June 20, 2013
Separation of a Mixture of Solids
Purpose: The purpose of this experiment was to help the student learn how to separate a mixture of multiple different solids and determine the percentage of each component of the mixture.
Procedure: I started off by removing the iron using the magnet, and then I weighed all of the iron I obtained from the mixture in a container I already knew the weight of and calculated the net weight of the iron. Next, I took the remaining contents of the mixture and added it with 50 mL of distilled water in the 100 mL beaker, heated it up to separate the sodium chloride and benzoic acid from the insoluble sand, then poured out the benzoic acid and sodium chloride into a separate cup and allowed I to chill in an ice bath for approximately five minutes. I dried up the sand and calculated the net weight for that. I poured the benzoic acid and sodium chloride mixture into a filtered funnel that caught the majority of the benzoic acid and allowed the sodium chloride to drain through to the cup. I allowed the two separate components to dry up and let the water evaporate and then weighed them out and obtained a net weight for the two of them as well as a mixture percentage for all four components. Data Table 1: Experiment Data | | Grams | Percent of mixture | Iron filings | 1.9 g | 28.8% | Sand | 1.3 g | 19.7% | Table salt | .6 g | 9.09% | Benzoic acid | 2.8 g | 42.4% | Total | 10.6 g | 99.99% |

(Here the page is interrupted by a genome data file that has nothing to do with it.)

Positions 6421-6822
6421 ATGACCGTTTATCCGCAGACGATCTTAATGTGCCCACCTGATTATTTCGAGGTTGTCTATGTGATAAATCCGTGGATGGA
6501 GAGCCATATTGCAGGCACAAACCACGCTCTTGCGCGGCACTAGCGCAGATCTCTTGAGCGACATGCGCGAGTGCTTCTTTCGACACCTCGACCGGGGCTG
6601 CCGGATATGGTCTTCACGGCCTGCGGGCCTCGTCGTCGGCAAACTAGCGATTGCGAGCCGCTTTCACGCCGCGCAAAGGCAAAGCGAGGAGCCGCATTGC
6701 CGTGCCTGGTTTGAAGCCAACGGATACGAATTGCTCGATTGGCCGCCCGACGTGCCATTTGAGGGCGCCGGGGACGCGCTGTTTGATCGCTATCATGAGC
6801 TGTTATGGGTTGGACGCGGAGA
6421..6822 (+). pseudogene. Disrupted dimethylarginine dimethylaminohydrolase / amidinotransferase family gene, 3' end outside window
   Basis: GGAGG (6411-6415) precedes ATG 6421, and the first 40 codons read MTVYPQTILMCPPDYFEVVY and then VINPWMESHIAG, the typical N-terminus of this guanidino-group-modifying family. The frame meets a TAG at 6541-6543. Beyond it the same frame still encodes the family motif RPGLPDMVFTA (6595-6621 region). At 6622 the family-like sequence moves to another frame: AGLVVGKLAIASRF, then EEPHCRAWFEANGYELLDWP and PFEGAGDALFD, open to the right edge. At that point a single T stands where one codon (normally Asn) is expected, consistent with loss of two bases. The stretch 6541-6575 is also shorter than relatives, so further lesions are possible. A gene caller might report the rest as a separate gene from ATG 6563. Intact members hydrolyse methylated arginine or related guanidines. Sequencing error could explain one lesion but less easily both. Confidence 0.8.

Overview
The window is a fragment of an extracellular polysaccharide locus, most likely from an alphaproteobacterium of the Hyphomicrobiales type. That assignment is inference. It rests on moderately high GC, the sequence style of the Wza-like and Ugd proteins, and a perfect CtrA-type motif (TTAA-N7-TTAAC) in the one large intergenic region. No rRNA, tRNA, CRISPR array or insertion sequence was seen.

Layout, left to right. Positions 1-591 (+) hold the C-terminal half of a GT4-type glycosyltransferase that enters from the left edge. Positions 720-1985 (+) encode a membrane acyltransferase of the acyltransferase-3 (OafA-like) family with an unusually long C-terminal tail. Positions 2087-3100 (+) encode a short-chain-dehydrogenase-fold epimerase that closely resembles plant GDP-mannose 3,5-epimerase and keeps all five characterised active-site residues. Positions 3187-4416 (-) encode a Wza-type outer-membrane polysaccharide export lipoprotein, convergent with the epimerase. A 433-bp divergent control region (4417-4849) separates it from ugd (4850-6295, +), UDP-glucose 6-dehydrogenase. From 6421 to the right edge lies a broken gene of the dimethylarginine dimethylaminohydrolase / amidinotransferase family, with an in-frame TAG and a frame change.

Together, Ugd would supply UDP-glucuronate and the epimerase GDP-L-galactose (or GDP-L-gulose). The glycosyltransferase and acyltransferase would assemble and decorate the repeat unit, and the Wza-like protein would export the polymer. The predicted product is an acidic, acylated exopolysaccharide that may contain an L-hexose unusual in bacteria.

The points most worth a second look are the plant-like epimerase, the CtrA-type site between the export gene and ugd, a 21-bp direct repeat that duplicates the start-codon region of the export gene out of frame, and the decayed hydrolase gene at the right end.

**NOTE: The initial total mass I got was 6.6 g, however after the experiment was complete I had a mass of 10.6 g. I calculated the percent of mixture using the initial mass of 6.6.
Observations: When heated the benzoic acid foamed up and turned a white color and looked somewhat like a cloud. It also had kind of a glittery coloring to it; it was amazing. Questions:
A. How did your proposed Procedures or flow charts at the beginning of this experiment